Kruk Gallery Jonathan Thunder Exhibit

Walk­ing into the Holden Fine Arts Cen­ter on the cam­pus of the Uni­ver­sity of Wisconsin-Superior, you are imme­di­ately wel­comed by a beau­ti­ful brick walled inte­rior, a gen­tle glow, and a scent rem­i­nis­cent to that of your grand­par­ents’ attic. You may think, as I do, that this beau­ti­ful build­ing speaks just as much about art as the paint­ings, sketches, pho­tographs, and sculp­tures that call it home. Although this is one of the older build­ings on the cam­pus, fly­ers strewn across crowded bul­letin boards and stu­dent art­work parad­ing through the halls give a vivid pic­ture of the great amount of hours spent here by a hodge­podge of unique artists.

As you slowly make your way into the Kruk Gallery, your first glance inside reveals an aston­ish­ing absence. The room is com­pletely void of any fur­nish­ings or fix­tures exclud­ing a wooden desk just inside the glass doors. The walls are a dreary tan color, except for one brick wall behind the soli­tary desk, and the bare floor is grey and crack­led. The lone­li­ness of the room screams des­per­ately at you, with the only thing capa­ble of silenc­ing this dis­turb­ing cry being the twelve paint­ings that grace the walls.

While at first you see only bright color within these frames, the closer and the longer you look, the deeper you are pulled into a bizarre won­der­land. The paint­ing seated clos­est to the doors is one bear­ing the title, “Dan­ger­ous: Self Por­trait With My Father’s Pis­tol”, which is a self por­trait of the artist Jonathan Thun­der, in which he looks quite abstract and sur­real. Thunder’s inter­pre­ta­tion of him­self is a Native Amer­i­can man, with abnor­mally large fin­gers and one cheek that is larger and more geo­met­ric than the other, who is hold­ing a pis­tol in one hand. The illu­sion of smooth tex­ture within the paint­ing is inter­rupted by the muddy back­round which drips down the sur­face behind the fig­ure, whose expres­sion is quite sober in appearance.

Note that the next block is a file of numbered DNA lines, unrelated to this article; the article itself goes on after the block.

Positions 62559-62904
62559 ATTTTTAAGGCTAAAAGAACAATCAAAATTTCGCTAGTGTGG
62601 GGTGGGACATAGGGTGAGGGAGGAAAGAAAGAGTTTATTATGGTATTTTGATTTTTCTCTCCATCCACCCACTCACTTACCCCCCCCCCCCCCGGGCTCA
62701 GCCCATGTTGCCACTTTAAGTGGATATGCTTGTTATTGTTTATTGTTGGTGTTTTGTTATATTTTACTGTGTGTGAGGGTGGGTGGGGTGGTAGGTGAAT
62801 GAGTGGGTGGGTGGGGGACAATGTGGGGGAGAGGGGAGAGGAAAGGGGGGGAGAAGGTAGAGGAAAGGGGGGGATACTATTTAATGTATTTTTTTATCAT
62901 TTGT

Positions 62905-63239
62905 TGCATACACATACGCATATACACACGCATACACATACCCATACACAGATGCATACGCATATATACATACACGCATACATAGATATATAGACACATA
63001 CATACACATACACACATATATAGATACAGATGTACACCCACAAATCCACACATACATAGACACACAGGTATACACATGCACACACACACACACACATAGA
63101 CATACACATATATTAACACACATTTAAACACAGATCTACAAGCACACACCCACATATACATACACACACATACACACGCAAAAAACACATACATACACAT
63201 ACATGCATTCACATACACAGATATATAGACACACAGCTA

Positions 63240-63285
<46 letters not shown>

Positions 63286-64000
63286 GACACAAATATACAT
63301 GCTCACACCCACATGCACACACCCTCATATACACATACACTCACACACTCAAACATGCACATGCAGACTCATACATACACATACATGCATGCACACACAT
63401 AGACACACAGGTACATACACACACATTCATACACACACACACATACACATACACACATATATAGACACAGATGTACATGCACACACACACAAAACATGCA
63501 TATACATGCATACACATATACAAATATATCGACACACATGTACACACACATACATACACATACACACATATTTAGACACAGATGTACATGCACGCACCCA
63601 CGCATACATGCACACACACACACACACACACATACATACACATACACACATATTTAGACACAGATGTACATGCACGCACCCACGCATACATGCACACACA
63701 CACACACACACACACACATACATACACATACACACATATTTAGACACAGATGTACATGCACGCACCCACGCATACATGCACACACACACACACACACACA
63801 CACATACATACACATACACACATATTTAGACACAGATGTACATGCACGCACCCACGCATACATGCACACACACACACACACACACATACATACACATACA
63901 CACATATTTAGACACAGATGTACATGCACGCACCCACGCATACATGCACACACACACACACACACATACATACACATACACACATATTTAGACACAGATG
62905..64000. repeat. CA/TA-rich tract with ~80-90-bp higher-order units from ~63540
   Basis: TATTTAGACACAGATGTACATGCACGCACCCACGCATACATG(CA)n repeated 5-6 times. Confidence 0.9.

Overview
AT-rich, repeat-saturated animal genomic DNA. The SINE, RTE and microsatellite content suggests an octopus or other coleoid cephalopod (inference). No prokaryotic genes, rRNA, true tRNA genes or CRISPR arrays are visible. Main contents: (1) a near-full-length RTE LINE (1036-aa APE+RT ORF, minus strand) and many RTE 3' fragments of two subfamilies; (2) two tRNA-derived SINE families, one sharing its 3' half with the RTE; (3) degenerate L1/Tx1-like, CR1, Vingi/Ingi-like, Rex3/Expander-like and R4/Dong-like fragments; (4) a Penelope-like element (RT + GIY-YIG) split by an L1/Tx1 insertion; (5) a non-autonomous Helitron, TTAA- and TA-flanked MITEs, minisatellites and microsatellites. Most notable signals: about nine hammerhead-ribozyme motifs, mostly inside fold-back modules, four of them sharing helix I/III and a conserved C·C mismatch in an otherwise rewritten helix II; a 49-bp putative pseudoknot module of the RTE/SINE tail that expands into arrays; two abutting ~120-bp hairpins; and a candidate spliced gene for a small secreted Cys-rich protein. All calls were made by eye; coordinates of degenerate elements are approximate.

Mov­ing clock­wise around the room, you would then come to a piece enti­tled, “Blue Cheese (Santa Fe Nights)”. In this image you see a man seated at a counter with a glass of wine. The wine bot­tle sits on the other side of his plate, and as you gaze at the pic­ture you can almost smell the pure, intox­i­cat­ing scent of the liq­uid. His plate has only a chunk of blue cheese on it, and a mouse sniffs the air hun­grily while stand­ing on the floor behind him.The man holds a nap­kin in one hand, and with the other he is bring­ing a fork­ful of cheese toward his face. As you look into the dis­tance, you can hear the music resound­ing from the group of musi­cians that are seen play­ing in a dis­tant cor­ner of the room. The odd part of this pic­ture is that the man seated here, as well as the band that is seen per­form­ing, has no facial fea­tures what­so­ever. I think that it may be safe to assume that this paint­ing includes inspi­ra­tion from the time that Thun­der spent study­ing at the Insti­tute of Amer­i­can Indian Arts in Santa Fe.

The next paint­ing that you see is dif­fer­ent from the oth­ers in that it is the only paint­ing on the wall of the gallery that has a piece of poetry, R. Vin­cent Moniz Jr.’s Fata Mor­gana, placed along­side it. In this paint­ing, which bears the title, “The Beau­ti­ful light of Delir­ium Tremens”, you are placed in front of a pink ele­phant who is dressed in a blue suit, and hold­ing a drink in one hand. Although the creature’s skin is wrin­kled, there is a soft glow emit­ted from its skin that is quite unnat­ural. The longer you look at this piece, the more uncom­fort­able you become as you feel the pres­ence of the fig­ure. Whether this is because of the strange­ness of the char­ac­ter or the uneasy gaze that it gives to the viewer I am unsure. The curi­ous sub­ject mat­ter and bold col­ors used in this work of art pull you towards it, as your curios­ity is height­ened con­sid­er­ably and you are left to won­der what pur­pose is hid­den within the painted canvas.